Yahoo Controversy: What Counts Is How Your Telecommuting Affects Your Colleagues, Researcher Says

Don Tennant

The uproar surrounding Yahoo CEO Marissa Mayer’s decision to end the option for employees to work from home is starting to blow over, just as Mayer predicted it would. So now that the dust has settled, it makes sense to consider the extent to which people like me, who have vocally opposed the decision, might have overreacted.

First of all, my understanding is nobody really knows exactly how Yahoo employees currently working from home will be affected, or exactly how the policy will be implemented. The statement that was made in the memo that went out to all Yahoo employees wasn’t all that explicit:

Beginning in June, we’re asking all employees with work-from-home arrangements to work in Yahoo! offices. If this impacts you, your management has already been in touch with next steps. And, for the rest of us who occasionally have to stay home for the cable guy, please use your best judgment in the spirit of collaboration.

That was it, and to my knowledge, Mayer hasn’t publicly clarified what constitutes “work-from-home arrangements.” Are we talking strictly about employees who work from home full-time? One day a week? Two days a week? Is it still OK to work from home two or three days a month simply because stuff happens and that flexibility makes life easier? Nobody really seems to know.

I had the opportunity to talk about all of this with Ben Waber, president and CEO of Sociometric Solutions, a visiting scientist at the MIT Media Lab, and author of the forthcoming book, “People Analytics: How Social Sensing Technology Will Transform Business and What It Tells Us about the Future of Work.” According to Waber, Mayer got it right.

For starters, Waber said, what needs to be considered is not only the impact of telecommuting on the individual working from home, but the impact on the individual’s colleagues:

If you look at the data, there’s been a lot of research on how much people telecommute and how that relates to their individual performance and job satisfaction—and also, importantly, the satisfaction and performance of the people they work with. Essentially, once you start getting beyond one day a week working from home, there starts to be a real impact on the people that you work with, particularly in fields that are dealing with more complex stuff. … It’s one thing if you always work from home and you may be less productive, but it doesn’t affect the people you work with—it may not be such a big deal. But the issue is that this sets a cultural precedent—I know that at Yahoo it was pretty endemic that, for example, on Fridays no one would be in the office, so you would have that cultural effect. But also, when you think about these dependencies and about how your communication with other people impacts them, that’s really what the story’s about—it’s about a social story.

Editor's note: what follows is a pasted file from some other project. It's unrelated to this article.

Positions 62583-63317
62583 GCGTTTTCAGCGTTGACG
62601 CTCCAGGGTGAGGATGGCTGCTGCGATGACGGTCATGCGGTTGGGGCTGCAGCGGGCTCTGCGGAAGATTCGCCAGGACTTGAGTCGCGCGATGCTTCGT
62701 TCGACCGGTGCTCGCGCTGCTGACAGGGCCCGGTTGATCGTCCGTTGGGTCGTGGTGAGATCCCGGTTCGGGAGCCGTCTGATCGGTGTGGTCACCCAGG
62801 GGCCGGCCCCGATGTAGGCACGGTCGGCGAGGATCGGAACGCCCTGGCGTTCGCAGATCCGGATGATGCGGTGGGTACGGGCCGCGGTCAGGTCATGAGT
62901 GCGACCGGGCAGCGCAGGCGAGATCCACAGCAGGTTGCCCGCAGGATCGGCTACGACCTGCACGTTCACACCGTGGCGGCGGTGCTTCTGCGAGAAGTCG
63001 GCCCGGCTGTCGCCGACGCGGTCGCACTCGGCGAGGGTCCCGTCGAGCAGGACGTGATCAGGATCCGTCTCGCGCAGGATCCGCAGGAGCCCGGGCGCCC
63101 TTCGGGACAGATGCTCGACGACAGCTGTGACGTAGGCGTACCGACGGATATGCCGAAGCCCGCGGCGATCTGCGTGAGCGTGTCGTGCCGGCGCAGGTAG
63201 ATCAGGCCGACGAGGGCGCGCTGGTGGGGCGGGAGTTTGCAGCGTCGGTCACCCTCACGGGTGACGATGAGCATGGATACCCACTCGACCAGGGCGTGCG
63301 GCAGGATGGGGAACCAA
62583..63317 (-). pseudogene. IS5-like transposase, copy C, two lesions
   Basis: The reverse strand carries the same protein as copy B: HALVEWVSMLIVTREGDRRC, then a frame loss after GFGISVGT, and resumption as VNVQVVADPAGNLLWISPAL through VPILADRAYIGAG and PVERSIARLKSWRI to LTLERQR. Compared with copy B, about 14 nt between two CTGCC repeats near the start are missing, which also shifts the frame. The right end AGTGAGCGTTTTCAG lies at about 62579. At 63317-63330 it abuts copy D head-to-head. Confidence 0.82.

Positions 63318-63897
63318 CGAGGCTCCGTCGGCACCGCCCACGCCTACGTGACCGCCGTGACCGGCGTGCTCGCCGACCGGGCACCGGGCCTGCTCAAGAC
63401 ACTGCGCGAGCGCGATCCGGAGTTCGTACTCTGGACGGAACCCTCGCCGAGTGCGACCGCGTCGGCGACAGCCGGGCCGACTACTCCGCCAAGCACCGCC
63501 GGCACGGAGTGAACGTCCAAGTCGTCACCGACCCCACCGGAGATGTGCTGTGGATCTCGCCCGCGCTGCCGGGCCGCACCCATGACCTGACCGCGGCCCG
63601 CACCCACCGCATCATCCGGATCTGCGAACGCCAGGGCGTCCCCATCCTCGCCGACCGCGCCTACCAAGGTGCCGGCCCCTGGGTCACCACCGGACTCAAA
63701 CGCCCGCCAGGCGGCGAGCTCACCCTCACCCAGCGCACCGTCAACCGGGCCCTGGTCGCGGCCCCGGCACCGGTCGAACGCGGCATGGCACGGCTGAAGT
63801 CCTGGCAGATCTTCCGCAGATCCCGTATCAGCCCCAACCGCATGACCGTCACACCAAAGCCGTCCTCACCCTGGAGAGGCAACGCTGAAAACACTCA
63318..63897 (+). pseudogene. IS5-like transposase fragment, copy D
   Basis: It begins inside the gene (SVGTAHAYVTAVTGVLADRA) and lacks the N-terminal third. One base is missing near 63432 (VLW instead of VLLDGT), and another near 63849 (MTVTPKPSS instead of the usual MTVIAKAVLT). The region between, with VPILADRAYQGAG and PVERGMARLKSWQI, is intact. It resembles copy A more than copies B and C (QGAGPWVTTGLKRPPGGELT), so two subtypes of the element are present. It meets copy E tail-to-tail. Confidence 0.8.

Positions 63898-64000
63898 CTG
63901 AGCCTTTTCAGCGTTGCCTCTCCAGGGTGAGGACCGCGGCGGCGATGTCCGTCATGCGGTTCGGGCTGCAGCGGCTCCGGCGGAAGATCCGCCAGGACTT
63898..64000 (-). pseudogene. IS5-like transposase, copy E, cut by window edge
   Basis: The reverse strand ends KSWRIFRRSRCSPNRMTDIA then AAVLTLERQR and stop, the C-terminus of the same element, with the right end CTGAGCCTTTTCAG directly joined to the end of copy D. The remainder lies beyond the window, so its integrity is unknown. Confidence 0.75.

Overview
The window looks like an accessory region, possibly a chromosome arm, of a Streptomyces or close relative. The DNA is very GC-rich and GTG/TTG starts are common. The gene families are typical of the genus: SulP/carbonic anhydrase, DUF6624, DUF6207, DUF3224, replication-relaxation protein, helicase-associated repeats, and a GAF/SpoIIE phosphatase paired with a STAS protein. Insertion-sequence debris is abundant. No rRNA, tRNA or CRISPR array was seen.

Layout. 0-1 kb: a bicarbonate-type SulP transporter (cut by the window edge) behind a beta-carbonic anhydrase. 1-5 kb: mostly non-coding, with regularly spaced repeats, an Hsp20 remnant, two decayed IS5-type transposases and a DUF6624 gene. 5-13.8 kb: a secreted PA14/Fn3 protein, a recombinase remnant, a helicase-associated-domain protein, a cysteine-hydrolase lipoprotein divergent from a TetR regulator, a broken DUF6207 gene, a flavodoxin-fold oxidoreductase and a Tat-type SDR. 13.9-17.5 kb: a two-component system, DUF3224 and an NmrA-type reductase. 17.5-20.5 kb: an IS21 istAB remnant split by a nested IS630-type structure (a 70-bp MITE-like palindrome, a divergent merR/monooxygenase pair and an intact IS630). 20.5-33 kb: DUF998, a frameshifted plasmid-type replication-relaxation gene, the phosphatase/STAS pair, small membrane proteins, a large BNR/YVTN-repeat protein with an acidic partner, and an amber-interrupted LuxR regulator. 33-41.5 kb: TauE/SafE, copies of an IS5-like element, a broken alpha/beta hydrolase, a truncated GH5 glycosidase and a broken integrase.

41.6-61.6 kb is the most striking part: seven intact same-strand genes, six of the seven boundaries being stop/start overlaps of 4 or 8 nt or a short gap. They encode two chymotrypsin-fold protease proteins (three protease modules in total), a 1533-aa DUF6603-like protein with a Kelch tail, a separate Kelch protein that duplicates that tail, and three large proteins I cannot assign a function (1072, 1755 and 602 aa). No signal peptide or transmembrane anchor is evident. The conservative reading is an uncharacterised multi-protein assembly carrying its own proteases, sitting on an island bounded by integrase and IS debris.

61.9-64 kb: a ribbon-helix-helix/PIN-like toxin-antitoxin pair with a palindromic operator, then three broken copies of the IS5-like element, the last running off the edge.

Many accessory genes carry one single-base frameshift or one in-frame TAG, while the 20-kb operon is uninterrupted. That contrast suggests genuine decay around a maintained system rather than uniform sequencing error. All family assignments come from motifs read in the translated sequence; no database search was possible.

I fully agreed that it’s a social story. That being the case, I asked Waber what he would say to a mom who really needs the flexibility of working from home at least a couple of days a week in order to juggle everything she needs to juggle, if she could now no longer do that. Waber said a lot of it comes down to lifestyle choices:

For people who joined Yahoo thinking it was a certain kind of company, they got a raw deal. There’s no way around it—if they joined Yahoo and it was the kind of company where you could work from home all the time, it really stinks for them. You would hope that Yahoo would phase this in slowly. That being said, there are certain lifestyle choices that people have to make. For certain types of careers, they are very collaborative, and despite advances in communications technology, we’re still not at the point where we’re replicating face-to-face.